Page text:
Greco-Roman mythology is used widely and imaginatively in teaching and outreach activities, in both secondary and higher education. Nonetheless, there have been few opportunities to analyse the pedagogical benefits and pitfalls of teaching mythology, or to share and explore effective practices and innovation in the field. We propose to address this gap in pedagogy by holding a one-day workshop for academics, teachers, students, and other interested parties.
10.10-11.40am Art and Visual Culture
Chair: Ingo Gildenhard, University of Cambridge.
Tony Keen, University of Roehampton: Teaching Ancient Myth through Cartoons.
Amanda Potter, The Open University: Bringing Classical Monsters to Life on UK Children’s Television: Gorgons, Minotaurs and Sirens in Doctor Who, The Sarah Jane Adventures, andAtlantis.
Sonya Nevin, University of Roehampton: Our Mythical Vase Animations: New Developments.
Lisa Maurice, Bar Ilan University: Our Mythical Education: an overview and some preliminary notes on Israel as a case study.
12.30-1pm Discussion Panel 1: Schools and Museums:
Chair: Frances Foster, University of Cambridge.
Maria Christidis, Karl-Franzens-Universität, Graz (short presentation): ‘Tell me, O Muse(um), of the man of many devices… of these things…’ (Homer, Odyssey, 1.1-11). The evidence of a cast collection in order to teach mythology.
Rhiannon Litterick, Schools & Families Officer, Soane Museum.
Jonny Barnes, Classics NQT Eltham College.
Jess Webb, English teacher, Impington Village College.
2-2.30pm Our Mythical Childhood, The Warsaw Team via Skype/Adobe Connect.
Katarzyna Marciniak, Hanna Paulouska and Elżbieta Olechowska, University of Warsaw.
2.30-3.30pm Children’s Literature:
Chair: Owen Hodkinson, University of Leeds.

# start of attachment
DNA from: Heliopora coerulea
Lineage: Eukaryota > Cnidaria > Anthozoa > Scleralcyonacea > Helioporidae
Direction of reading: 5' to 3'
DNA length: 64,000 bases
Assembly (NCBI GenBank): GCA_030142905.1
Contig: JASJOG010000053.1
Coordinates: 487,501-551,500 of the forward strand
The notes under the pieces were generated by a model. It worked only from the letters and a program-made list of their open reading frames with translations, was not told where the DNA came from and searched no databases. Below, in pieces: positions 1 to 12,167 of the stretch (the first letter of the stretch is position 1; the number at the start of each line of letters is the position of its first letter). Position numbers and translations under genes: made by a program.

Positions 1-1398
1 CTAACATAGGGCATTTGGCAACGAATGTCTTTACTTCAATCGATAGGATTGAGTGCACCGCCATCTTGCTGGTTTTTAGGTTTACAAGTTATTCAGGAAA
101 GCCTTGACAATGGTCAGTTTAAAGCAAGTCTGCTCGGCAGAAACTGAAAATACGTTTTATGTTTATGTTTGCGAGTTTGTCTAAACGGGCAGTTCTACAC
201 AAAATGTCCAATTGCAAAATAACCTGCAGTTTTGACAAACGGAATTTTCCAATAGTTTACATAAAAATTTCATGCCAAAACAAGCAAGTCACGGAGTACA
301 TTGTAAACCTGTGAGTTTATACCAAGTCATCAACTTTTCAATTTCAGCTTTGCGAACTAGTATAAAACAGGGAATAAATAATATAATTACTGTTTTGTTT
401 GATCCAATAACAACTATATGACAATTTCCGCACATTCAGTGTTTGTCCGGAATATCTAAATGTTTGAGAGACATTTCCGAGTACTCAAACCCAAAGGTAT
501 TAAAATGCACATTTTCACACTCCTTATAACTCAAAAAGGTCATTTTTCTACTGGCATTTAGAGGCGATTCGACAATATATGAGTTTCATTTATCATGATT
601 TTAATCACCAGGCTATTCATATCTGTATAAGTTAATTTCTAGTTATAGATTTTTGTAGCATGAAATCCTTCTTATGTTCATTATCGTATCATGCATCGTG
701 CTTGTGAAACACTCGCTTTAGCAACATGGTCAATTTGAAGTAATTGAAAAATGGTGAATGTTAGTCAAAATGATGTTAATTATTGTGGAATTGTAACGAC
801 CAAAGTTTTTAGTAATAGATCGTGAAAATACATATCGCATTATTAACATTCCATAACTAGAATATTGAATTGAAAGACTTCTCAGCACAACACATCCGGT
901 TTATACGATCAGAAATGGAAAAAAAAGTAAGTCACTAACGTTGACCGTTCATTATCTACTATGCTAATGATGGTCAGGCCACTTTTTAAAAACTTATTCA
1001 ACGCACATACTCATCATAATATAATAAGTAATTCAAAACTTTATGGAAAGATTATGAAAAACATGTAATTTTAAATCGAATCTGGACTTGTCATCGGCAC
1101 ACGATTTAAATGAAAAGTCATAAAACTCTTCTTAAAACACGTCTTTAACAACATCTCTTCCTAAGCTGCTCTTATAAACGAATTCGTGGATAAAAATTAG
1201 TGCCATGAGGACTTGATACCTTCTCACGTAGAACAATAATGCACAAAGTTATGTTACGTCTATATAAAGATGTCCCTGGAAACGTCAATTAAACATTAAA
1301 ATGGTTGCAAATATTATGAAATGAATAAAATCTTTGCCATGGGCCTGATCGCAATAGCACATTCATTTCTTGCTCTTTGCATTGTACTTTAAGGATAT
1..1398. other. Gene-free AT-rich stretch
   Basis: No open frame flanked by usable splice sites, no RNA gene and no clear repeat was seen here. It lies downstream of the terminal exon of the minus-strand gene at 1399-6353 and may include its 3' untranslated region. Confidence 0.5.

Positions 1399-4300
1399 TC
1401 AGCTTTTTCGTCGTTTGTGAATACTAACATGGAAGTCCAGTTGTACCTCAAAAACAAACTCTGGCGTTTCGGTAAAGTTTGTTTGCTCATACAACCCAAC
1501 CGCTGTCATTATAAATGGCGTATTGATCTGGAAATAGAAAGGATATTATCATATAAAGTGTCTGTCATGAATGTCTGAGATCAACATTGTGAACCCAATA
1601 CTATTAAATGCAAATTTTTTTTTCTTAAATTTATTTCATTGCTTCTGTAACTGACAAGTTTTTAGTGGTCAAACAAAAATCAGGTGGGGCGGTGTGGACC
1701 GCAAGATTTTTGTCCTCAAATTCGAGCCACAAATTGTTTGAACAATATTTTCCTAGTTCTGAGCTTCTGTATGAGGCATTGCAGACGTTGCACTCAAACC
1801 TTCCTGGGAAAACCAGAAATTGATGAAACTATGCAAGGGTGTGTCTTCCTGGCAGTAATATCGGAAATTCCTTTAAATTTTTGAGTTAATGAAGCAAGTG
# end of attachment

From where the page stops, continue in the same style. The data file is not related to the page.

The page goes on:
Rachel Bryant Davies, University of Durham: ‘X is for Xerxes’: Classical Mythology, Literacy
Acquisition, and Cultural Competence in Eighteenth- and Nineteenth-Century Britain.
Maria Nikolajeva, University of Cambridge, Playing Games with the Reader: The Power of Intertexts
in Diana Wynne Jones’ The Game.
3.45-4.30pm Discussion Panel 2: Our Mythical Childhood: Survey Entries
Chair: Susan Deacy, University of Roehampton.
Kimberly MacNeill, University of Roehampton (short presentation): The Odyssey in Performance:
Engaging the ‘digital child’ in Mythology.
Robin Diver, Universities of Birmingham/Nottingham (short presentation): Educating Hades.
Katerina Volioti and Sonya Nevin, University of Roehampton.
Nanci Santos, OMC survey contributor.
Oliver Brookes, The Royal College of Nursing.
Naomi Rebis, University College London.
4.30pm Workshop closes. Conversation to continue at the pub.
There is no charge for attendance, but we ask that attendees register in advance for catering purposes.
Please contact Dr Sonya Nevin at firstname.lastname@example.org if you have any specific dietary requirements beyond vegetarianism.
Please contact Dr Frances Foster at email@example.com if you any access queries or if you would like to park on site.
We recommend using public transport where possible as parking on site is limited. The venue is c.15 minute walk from Cambridge railway station. Buses and taxis from the station to the Faculty are also available.
This event is being organised in association with the interdisciplinary and transcontinental project Our Mythical Childhood: http://cordis.europa.eu/project/rcn/205179_en.html. It has been generously supported by the award money from a National Teaching Fellow 2015: https://www.heacademy.ac.uk/person/dr-susan-deacy.